Commentary

    Is al Qaida Still a Threat?

    Nineteen years after the terrorist attacks of September 11, 2001, does al Qaida still pose a significant threat to U.S. national security? Among researchers, military and intelligence officials, and policymakers who study the group, there is little consensus. An accurate assessment of al Qaida's organizational health must take into account the group's recent and dramatic resurrection.

    Sep 9, 2020

  • Flags of the United States and Russia

    Multimedia

    How Might the U.S. Respond to Russia?

    RAND's Linda Robinson describes several options for how the U.S. might respond if reports that Russia offered bounties to the Taliban for targeting U.S. and coalition troops are confirmed.

    Jul 22, 2020

  • Chinese President Xi Jinping raises his glass and proposes a toast at the end of his speech during the welcome banquet, after the welcome ceremony of leaders attending the Belt and Road Forum at the Great Hall of the People in Beijing, China, April 26, 2019, photo by Nicolas Asfour/Reuters

    Journal Article

    What China Wants in South Asia

    This brief outlines the issues facing different South Asian countries with respect to their relationships with China.

    Jun 12, 2020

  • Trucks wait to cross the Afghanistan-Iran border in Zaranj, Afghanistan, May 10, 2011, photo by Sgt. Mallory VanderSchans/U.S. Marine Corps

    Commentary

    Does the U.S. Deal with the Taliban Present Opportunities for Iran in Afghanistan?

    Iran is watching closely as the United States and the Taliban negotiate an end to America's operations in Afghanistan. If the expected withdrawal of significant U.S. forces destabilizes Afghanistan, how much will Tehran assert its influence over its neighbor to the east?

    Apr 6, 2020

  • Mullah Abdul Ghani Baradar, the leader of the Taliban delegation, and Zalmay Khalilzad, U.S. envoy for peace in Afghanistan, shake hands after signing an agreement at a ceremony between members of Afghanistan's Taliban and the U.S. in Doha, Qatar, February 29, 2020, photo by Ibrahem Alomari/Reuters

    Commentary

    Peace Hasn't Broken Out in Afghanistan

    The United States and the Taliban signed a preliminary peace deal in February, aimed at ending nearly 19 years of war in Afghanistan and calling for the United States to gradually withdraw its troops. But talks between the Taliban and the Afghan government called for in the agreement and scheduled to begin on March 10 did not happen. What happens now?

    Mar 16, 2020

  • Blog

    Russian Subversion, Truth Decay, Supervised Drug Consumption Sites: RAND Weekly Recap

    This weekly recap focuses on responding to Russian subversion, how the media can help fight Truth Decay, the first supervised drug consumption site in the United States, artificial intelligence, and more.

    Feb 28, 2020

  • U.S. troops patrol at an Afghan National Army base in Logar province, Afghanistan, August 7, 2018, photo by Omar Sobhani/Reuters

    Commentary

    The First Step on a Long Path to Peace in Afghanistan

    It has taken 10 years to reach the brink of a first substantial step in toward peace in Afghanistan, and much could still go wrong. Can the Taliban and the Afghan government come together to jointly govern the country?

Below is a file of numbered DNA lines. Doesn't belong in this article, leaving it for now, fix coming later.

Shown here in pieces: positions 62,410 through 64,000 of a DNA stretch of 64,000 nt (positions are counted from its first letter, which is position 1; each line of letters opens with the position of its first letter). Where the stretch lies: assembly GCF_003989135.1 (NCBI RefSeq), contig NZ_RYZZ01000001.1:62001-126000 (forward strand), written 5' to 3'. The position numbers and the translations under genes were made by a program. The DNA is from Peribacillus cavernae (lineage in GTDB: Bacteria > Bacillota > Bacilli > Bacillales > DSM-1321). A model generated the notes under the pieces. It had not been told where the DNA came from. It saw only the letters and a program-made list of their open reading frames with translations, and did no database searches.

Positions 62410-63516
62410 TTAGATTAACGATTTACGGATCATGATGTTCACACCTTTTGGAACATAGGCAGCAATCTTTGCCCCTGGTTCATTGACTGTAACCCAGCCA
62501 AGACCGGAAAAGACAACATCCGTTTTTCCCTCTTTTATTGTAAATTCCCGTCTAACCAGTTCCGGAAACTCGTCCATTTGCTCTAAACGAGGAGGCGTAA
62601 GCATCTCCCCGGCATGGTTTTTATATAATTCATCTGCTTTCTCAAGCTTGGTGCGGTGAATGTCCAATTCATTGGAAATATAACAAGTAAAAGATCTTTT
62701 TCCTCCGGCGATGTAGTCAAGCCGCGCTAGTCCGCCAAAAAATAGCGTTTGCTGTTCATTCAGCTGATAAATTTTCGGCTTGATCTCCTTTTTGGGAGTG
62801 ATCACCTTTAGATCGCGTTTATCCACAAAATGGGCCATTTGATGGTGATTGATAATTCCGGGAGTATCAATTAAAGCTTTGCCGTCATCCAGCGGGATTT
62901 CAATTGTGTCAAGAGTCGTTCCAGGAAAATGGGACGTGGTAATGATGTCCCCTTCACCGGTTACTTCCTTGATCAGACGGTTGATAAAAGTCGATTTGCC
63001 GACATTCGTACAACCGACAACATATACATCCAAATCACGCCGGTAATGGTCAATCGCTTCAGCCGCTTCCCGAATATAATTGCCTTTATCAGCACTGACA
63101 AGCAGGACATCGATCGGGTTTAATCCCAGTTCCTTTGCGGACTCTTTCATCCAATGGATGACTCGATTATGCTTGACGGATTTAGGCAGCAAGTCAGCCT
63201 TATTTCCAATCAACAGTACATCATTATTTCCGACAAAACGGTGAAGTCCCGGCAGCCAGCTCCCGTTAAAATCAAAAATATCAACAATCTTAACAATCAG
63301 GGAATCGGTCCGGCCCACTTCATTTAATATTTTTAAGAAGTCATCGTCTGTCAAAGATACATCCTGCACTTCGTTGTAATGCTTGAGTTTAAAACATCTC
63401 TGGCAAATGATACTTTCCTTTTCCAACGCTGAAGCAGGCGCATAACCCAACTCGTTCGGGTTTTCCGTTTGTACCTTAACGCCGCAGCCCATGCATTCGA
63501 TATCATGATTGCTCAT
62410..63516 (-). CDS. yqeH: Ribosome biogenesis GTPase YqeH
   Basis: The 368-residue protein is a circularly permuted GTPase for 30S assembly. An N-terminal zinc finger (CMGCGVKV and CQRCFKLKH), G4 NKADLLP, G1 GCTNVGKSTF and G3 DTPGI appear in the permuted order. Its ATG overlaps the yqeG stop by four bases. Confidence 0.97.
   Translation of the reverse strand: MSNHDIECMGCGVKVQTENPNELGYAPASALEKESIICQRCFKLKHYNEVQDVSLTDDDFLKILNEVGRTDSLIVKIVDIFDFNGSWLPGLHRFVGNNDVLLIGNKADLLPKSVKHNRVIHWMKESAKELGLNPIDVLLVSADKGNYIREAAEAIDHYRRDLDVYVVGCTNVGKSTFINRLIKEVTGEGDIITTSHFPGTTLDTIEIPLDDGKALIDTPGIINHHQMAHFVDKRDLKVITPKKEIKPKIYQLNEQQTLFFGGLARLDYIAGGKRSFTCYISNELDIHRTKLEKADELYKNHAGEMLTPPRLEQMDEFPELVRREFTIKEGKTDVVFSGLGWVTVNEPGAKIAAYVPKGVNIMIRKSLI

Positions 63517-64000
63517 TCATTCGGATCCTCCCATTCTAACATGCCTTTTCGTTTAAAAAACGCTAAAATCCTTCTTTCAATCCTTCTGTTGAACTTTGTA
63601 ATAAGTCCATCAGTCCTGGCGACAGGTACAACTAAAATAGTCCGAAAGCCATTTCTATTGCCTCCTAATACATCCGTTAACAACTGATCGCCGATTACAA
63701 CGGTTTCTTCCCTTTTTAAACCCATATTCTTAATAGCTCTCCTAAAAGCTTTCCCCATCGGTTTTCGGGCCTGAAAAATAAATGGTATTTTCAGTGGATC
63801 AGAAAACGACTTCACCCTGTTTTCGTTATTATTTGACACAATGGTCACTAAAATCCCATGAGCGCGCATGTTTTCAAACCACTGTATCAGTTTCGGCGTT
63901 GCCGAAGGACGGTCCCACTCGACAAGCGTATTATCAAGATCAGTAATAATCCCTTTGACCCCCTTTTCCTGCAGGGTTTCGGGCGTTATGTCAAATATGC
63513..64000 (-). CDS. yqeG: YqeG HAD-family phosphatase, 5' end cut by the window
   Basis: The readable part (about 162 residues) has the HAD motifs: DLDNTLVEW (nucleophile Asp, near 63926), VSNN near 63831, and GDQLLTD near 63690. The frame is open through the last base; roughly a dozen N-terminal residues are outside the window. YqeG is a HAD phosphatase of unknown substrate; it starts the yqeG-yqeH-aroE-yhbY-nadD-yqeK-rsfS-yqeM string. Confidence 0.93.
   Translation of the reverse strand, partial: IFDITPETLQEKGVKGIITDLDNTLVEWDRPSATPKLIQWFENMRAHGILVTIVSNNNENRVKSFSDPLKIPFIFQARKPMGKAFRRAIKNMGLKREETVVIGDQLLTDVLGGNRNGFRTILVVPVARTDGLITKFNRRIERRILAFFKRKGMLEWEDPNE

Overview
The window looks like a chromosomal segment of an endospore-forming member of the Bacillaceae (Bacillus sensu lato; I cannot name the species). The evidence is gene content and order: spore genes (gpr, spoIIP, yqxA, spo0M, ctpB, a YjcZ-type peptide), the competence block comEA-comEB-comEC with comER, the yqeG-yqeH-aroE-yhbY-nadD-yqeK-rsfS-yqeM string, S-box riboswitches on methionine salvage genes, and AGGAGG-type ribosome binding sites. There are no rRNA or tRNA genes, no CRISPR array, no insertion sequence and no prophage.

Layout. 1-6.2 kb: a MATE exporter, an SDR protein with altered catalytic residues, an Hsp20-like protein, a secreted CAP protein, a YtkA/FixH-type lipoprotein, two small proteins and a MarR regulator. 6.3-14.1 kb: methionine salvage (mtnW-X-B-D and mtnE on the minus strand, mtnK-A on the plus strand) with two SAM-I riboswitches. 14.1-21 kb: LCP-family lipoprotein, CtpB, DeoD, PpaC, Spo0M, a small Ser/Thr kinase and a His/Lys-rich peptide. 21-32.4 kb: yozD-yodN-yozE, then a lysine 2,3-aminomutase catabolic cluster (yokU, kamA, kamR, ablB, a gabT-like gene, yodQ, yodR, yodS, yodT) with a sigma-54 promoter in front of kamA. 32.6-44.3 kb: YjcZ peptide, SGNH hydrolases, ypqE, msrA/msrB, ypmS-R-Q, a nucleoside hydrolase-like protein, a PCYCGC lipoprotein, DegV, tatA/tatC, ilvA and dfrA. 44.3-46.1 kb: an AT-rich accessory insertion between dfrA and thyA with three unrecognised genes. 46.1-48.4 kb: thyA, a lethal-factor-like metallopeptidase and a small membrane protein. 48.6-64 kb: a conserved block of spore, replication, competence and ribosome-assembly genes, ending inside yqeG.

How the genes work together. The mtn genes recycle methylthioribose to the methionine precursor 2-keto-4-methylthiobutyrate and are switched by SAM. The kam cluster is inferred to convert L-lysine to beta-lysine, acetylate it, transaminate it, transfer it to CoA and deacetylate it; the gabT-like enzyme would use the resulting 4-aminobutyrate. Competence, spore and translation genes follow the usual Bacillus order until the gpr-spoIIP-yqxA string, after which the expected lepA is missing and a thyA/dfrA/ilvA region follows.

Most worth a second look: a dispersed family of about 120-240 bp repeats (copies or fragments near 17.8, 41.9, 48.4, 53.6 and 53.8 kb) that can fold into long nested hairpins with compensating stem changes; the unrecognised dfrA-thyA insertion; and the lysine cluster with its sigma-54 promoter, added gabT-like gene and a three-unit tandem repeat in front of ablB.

Feb 27, 2020

  • U.S. soldiers from the 82nd Airborne Division secure an area during Operation Mountain Sweep near Narizah, southeast of Kabul, Afghanistan, August 22, 2002, photo by Scott Schonauer/Stars & Stripes/Reuters

    Commentary

    The Post's Afghanistan Series

    The Washington Post series “The Afghanistan Papers” charges that “senior U.S. officials failed to tell the truth about the war in Afghanistan throughout the 18-year campaign.” As someone who was both an occasional participant in and frequent critic of the Bush and Obama administrations' Afghan policy deliberations, James Dobbins finds this charge considerably exaggerated.

    Dec 17, 2019

  • A compass pointing toward peace for Afghanistan, photo by XtockImages/Getty Images

    Report

    Envisioning a Comprehensive Peace Agreement for Afghanistan

    Throughout years of attempts to negotiate an end to the war in Afghanistan, the conflict parties articulated only the barest outlines of envisioned outcomes. A new detailed picture of a political settlement includes options for realistic compromises. It is presented in the format of a peace accord to show what the outcome of negotiations could look like.

    Dec 10, 2019

  • Russian President Vladimir Putin shakes hands with Syrian President Bashar al-Assad during a meeting at the Kremlin in Moscow, Russia, October 20, 2015, photo by Alexei Druzhinin/RIA Novosti/Kremlin/Reuters

    Report

    Understanding Russia's Intervention in Syria

    Russia's military intervention in the Syrian civil war began in 2015. This decision was the result of an extraordinary set of political and military circumstances. What might cause Moscow to take similar actions in other conflicts beyond its immediate neighborhood?

    Oct 31, 2019

  • Blog

    Inmate Suicides, India and Kashmir, Health Care: RAND Weekly Recap

    This weekly recap looks at preventing inmate suicides, India and Kashmir, improving health care for veterans, and more.

    Aug 16, 2019